In the financial services business, we spend a lot of time dealing with complex products and strategies. And there’s good reason for that. But the heart of good retirement planning—good financial planning—is simple (if hard to do). It’s informed common sense. It begins with starting early and saving aggressively. Then when the markets get ugly, as inevitably happens, it requires that we manage our internal radar to good effect.
This requires courage, the ability to do the hard, right thing even when we’re afraid. The best retirement income strategy in the world is utterly meaningless unless and until one has the resources to put it into place and make it work.
The most bitterly fought ideological skirmish in the investment world is that waged between advocates of active and passive investment management. But whatever view one takes on that controversial subject, active financial planning for and of retirement is an absolute necessity.
I hope you’ll read it.
The following animation (from Calculated Risk, using Census Bureau data), which updates every second, shows the wave of demographic changes from 1900-2060.
The additional numbers of older Americans (and thus retirees and, by implication, the need for better retirement saving and planning) going forward — as the Baby Boomer generation retires — should be obvious.
Lauren Foster of the CFA Institute asked Wade Pfau, Michael Kitces, David Blanchett and I to suggest some resources for advisors dealing with retirement. What we suggested and a lot of other good stuff are available here. I think it’s well worth your reading.
Let me hasten to emphasize up-front that Dave has done some fabulous work by helping many, many people to get out of debt, stay out of debt, budget effectively, live frugally and save aggressively. But when it comes to investing and to doing math, he is simply out of his depth. Let’s start with the backstory. Continue reading
A number of years ago, during George W. Bush’s second term and by sheer happenstance, I ended up playing a round of golf with a Navy SEAL Commander (half the SEALs train here in San Diego). Obviously, much of his job was classified and he was very circumspect in what he shared. However, when I asked where or how I could become better informed about foreign policy, he recommended Ron Suskind’s book, The One Percent Doctrine.
The “one percent doctrine” (also called the “Cheney doctrine”) was established shortly after 9.11 in response to worries that Pakistani scientists were offering nuclear weapons expertise to Al Qaeda. Here’s the money quote from Vice President Dick Cheney: “If there’s a 1 percent chance that Pakistani scientists are helping al-Qaeda build or develop a nuclear weapon, we have to treat it as a certainty in terms of our response. It’s not about our analysis … It’s about our response.”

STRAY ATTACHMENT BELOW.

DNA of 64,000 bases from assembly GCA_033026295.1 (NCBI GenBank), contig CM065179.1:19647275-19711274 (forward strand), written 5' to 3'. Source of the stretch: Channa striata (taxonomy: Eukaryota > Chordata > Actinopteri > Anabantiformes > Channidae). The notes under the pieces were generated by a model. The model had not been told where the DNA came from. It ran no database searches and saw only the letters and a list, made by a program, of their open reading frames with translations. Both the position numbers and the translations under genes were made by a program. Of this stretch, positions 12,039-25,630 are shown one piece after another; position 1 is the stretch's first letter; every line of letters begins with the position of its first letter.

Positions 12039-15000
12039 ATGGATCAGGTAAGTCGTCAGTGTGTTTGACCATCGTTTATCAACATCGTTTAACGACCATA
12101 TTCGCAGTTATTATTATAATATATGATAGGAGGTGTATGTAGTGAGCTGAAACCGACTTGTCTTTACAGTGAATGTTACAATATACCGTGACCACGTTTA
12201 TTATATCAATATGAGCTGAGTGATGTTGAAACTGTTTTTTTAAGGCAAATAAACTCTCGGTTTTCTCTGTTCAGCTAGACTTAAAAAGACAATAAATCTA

Thus in Cheney’s view and per subsequent policy, the war on terror required and empowered the Bush administration to act without the same level of evidence or analysis as might otherwise be necessary. Continue reading
PBS aired an important documentary Tuesday evening examining retirement planning in America and entitled The Retirement Gamble. One particularly noteworthy comment came from Vanguard founder Jack Bogle on the “tyranny of compounding costs.” In contrast to the “miracle of compound interest” (often attributed to Albert Einstein, probably falsely, but that doesn’t lessen the import of the concept), which shows how quickly interest can accrue when it is compounded, the tyranny of compounding costs addresses how dramatically returns are diminished on account of excess fees. Note the chart below from The Journal of Financial Planning. As always, fees matter – a lot.
The great scientist E.O. Wilson created a major stink over the week-end via The Wall Street Journal by arguing (or at least seeming to argue, among other things) that math skills are less important to most scientists than imagination, theory, concept and intuition. It reminded me of the 1976 SNL send-up of the Gerald Ford-Jimmy Carter Presidential Debate. In the “debate” (shown below — the noted section is about 6 minutes in), Chevy Chase, as Gerald Ford, responded to a difficult economics question as follows.
President Gerald R. Ford: [ sweating ] It was my understanding that there would be no math… during the debates.
My newest column is now available from Research magazine. Here’s a taste.
As [The Wall Street Journal's Jason] Zweig emphasized, we are all social animals. It is natural and inevitable for most people to measure their success and status against their peers, and advisors are people, too. Yet the advisor who loses business to the competitor proposing an unrealistic approach and envies him “has already lost the battle. [Warren] Buffett likes to say that companies get the shareholders they deserve. Ultimately, every advisor has to be reconciled to the perennial truth that you get the clients you deserve.”
Surely the best advisors will need to listen more carefully, to provide excellent advice and recommendations based upon the most thoughtful research, and to make their points in a way that resonates with clients both intellectually and emotionally. That’s far easier said than done, of course. Long-term financial and retirement planning is difficult business. As Dana Anspach sagely added, “It is hard to plan for something when you don’t want it to happen.” Indeed it is.